Dear 16 Year Old Me,
I have so much to share with you. How I wish I could reach through time to give you a hug and tell you how much you have to offer, that your worth is not measured by gleaming tresses, cool clothes, or a popularity contest, that when you are older you will be a lot more comfortable with who you are. That old adage of you’re not getting older, you’re getting better definitely applies to you, so keep the faith.
You are worthy. Just because you are bussed in from your little town of about 2,000 residents—including the cows—to the nearest high school does not mean you are any less talented than the the city kids. About twenty years after you graduate you will learn that you were in the top 30 out of over 220 students. So jump in and go get ’em, tiger. Be open, be confident, be yourself, and be a friend, and you can’t go wrong.
You have always been pretty shy, although you will get over it. Actually, people will be in shock when they discover the friendly adult they know used to be a quiet person. Returning to that reticence occasionally wouldn’t be a bad thing, either, as you can learn so much when you stop talking.
Don’t believe everything you hear that confirms your lack of confidence. This started in your freshman year when you wanted to try out for chorus. Do you remember someone said you would have to sing by sight reading in front of the whole group? You never went to see the teacher to see if it was true. You just never tried out. A shame, because you have a nice voice, and now is the time to use it. In a few short years, you will pass out in the E.R., hit your face and voice box on a metal tray on your way down, and your singing voice will never be quite the same, although you will be ok. Go try out for chorus and see where it leads. Success and failure are both an option, and neither are generally fatal.
When you are a junior this lack of belief will come up again. A guidance counselor will meet with you supposedly to provide guidance about life beyond high school. He will ask if there is anything you are interested in. Certainly tell him you’d like to be a teacher, just as you planned to. Only this time, when he shocks you by sneering, “What college would ever want you?” be prepared to laugh it off and say, “Well, I guess we won’t know that until I send out the applications, will we?” Turns out he was angry at your dad, a fantastically talented educator, and he was getting back at him through you. Oh, and go ask for a different counselor. That one is a real jerk.
You will face this doubt again as a parent of a fifth grade daughter whose behavior vexes you and her teachers. When you ask if ADD might be an issue, her teacher dismisses your concerns. Only when your daughter reaches college does she get tested, and yes, she has ADD. The medication changes her life, so believe in yourself. Trust those instincts.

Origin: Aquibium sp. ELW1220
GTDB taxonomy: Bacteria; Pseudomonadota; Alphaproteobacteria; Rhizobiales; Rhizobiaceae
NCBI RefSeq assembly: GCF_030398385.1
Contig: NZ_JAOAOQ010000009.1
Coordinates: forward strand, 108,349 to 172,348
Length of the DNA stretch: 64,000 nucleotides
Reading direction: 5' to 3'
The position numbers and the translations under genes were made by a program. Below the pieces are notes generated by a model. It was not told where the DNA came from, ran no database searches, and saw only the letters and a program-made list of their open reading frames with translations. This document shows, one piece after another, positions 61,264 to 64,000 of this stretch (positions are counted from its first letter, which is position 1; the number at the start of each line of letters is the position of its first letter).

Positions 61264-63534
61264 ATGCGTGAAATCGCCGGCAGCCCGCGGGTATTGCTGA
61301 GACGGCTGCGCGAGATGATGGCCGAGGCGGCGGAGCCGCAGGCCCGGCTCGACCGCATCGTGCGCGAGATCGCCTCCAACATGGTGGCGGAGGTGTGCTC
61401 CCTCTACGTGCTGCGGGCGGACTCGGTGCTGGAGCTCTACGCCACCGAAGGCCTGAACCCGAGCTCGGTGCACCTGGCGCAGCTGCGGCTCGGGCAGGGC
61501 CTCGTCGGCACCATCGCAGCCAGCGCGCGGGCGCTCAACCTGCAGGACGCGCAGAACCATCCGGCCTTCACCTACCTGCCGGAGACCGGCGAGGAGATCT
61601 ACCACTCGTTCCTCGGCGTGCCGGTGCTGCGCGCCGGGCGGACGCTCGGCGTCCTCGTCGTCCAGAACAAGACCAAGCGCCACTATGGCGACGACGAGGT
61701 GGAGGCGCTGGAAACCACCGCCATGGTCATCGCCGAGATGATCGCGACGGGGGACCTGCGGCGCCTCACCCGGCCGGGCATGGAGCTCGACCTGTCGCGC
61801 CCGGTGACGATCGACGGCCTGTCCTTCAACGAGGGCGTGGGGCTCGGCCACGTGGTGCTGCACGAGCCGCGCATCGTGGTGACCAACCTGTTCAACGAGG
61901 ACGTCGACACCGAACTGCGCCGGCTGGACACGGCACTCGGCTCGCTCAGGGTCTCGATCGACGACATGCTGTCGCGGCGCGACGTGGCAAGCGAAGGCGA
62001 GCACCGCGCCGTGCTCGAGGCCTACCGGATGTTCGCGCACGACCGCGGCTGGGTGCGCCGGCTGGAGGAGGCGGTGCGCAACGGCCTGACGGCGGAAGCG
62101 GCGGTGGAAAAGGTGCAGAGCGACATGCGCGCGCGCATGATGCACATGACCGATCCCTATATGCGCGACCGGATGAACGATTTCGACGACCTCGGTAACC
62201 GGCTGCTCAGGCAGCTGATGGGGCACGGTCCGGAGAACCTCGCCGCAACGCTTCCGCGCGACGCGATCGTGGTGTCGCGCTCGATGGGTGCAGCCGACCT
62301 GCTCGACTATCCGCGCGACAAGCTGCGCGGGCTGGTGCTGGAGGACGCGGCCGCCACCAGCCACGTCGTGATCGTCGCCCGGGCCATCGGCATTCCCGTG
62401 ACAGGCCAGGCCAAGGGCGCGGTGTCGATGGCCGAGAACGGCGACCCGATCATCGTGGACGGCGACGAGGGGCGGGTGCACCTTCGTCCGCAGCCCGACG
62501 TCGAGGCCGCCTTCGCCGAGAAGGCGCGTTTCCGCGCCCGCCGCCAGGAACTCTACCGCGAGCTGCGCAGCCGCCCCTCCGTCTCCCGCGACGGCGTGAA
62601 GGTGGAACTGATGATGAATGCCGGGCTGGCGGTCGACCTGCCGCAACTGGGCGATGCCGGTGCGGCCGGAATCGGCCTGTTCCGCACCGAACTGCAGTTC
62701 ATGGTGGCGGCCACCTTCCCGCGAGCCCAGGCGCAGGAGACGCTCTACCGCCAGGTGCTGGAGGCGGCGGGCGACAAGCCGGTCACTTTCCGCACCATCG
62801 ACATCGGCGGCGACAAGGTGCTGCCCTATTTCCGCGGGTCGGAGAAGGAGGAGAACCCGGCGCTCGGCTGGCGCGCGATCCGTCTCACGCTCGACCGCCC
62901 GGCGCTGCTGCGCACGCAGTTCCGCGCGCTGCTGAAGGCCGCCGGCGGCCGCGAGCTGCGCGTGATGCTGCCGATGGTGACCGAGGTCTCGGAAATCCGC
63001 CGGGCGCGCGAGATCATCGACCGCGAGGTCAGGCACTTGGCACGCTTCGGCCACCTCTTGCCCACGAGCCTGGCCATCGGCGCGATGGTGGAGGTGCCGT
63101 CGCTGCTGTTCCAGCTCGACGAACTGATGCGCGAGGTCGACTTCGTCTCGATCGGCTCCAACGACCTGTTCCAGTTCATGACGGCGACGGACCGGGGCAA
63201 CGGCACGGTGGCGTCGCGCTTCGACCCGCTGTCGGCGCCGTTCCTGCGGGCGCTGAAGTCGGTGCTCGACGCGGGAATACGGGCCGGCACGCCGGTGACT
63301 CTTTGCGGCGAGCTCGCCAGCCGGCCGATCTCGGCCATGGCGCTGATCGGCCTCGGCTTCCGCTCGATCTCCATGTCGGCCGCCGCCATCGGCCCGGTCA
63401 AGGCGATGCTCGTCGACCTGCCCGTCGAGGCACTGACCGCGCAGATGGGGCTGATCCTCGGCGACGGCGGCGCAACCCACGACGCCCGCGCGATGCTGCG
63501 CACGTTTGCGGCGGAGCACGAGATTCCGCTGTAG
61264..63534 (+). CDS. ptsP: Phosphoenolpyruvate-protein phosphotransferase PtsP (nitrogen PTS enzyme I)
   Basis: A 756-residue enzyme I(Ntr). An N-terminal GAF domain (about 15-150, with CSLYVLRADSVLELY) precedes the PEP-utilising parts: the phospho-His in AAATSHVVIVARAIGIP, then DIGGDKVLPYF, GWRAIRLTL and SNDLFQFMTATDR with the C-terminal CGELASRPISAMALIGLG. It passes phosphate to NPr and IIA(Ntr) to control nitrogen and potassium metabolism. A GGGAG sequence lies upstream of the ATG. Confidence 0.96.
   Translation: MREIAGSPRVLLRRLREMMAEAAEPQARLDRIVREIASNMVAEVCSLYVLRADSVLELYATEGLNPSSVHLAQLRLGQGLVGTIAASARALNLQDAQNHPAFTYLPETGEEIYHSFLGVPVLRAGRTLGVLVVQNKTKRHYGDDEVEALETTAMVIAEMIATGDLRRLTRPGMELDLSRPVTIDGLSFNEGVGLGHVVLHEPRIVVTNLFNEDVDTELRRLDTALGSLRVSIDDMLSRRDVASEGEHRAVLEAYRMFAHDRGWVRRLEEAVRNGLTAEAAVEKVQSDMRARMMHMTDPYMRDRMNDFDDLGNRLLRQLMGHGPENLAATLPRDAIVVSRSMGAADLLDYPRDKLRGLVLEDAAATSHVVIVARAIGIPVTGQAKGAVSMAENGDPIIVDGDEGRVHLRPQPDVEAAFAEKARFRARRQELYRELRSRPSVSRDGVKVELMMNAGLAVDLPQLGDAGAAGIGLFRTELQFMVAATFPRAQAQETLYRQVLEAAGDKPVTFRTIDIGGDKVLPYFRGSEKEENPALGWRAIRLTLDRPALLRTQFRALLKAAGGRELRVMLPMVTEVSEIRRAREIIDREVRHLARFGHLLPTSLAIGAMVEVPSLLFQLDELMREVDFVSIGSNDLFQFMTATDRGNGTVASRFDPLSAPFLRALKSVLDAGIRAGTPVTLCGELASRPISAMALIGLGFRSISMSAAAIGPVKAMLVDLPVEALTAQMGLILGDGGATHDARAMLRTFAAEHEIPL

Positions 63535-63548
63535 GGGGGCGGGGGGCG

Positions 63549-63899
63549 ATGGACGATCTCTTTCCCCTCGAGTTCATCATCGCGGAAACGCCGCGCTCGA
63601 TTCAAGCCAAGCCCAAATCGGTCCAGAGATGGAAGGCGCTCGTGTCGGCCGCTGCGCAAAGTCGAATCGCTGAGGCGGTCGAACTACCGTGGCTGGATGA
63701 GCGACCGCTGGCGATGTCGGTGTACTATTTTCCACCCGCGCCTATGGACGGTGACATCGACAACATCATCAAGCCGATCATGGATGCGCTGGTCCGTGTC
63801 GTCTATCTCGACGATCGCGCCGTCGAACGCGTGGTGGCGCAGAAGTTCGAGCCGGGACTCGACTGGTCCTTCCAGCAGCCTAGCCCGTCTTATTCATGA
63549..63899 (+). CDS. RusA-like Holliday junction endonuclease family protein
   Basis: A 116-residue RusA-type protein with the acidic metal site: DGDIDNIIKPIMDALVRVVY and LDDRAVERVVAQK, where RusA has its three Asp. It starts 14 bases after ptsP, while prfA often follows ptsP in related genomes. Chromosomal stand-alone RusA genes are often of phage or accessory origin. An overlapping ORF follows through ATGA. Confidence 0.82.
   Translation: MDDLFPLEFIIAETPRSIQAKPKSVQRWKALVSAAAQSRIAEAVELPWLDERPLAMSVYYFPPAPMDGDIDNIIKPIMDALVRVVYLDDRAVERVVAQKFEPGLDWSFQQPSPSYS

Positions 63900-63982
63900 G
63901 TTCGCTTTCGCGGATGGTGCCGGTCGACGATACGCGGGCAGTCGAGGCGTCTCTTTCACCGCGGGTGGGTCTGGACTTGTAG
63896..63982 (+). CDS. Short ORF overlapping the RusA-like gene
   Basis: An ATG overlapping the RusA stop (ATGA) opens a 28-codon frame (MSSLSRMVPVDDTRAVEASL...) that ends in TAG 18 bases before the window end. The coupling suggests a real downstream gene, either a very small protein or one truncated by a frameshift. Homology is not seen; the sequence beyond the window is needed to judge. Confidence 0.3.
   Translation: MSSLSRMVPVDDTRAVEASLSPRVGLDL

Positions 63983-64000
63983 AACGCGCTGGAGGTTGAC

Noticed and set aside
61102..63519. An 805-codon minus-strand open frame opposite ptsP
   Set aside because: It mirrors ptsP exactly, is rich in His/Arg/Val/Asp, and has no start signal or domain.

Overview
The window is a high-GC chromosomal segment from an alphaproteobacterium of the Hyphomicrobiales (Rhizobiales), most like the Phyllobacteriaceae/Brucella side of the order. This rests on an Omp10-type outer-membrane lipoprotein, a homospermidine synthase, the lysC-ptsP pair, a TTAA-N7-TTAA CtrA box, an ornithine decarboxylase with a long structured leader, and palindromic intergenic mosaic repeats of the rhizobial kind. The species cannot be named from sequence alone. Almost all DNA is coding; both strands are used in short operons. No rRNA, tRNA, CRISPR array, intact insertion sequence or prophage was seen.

You are a kind and happy person, although you can be too trusting. When you are a little older, and out at night exploring the night life of a city, think twice about getting into that car you think is a taxi. It’s not. And that older gentleman driving it has mistaken you for something you are not. It ends well, with many flustered and embarrassed apologies, but still. . . Trust, but verify.
Treat yourself like the treasure you are. Once you graduate, you will move close to the Big Apple, where there will be many temptations. You don’t like being single, and you don’t feel especially attractive. To quote an old country song, you start looking for love in all the wrong places. You have so much to offer and the boyfriend you long for is busy growing into the amazing man you will marry. Patience, child, patience. He will be more than worth the wait, and even he admits that you never would have hit it off if you had met sooner.
So, there actually isn’t a whole lot else I would recommend. Well, there is, but if I removed all the obstacles you would miss out on so much growth and learning. Plus, you wouldn’tbe able to laugh at those really bad fashion choices from the eighties. You will especially know one of the worst—the bright teal and hot pink, large, floral pattern leggings and matching jacket—when you see it through the lens of time.
My final words are these, dear Kimberly. Write them on your heart and live by them fearlessly and joyfully.
Love who you are.
Believe in yourself.
Find happiness in every season.
You are as wonderful a person as your parents say.
Love and kisses,
Your older, much wiser but still learning all the time, generally happier self
Sharing letters to our teen selves at Chatting with the Sky.
Question: What would you tell your teen self? Is there something rattling around that needs closure or forgiveness? I’d love to have you share your thoughts! Click here to comment.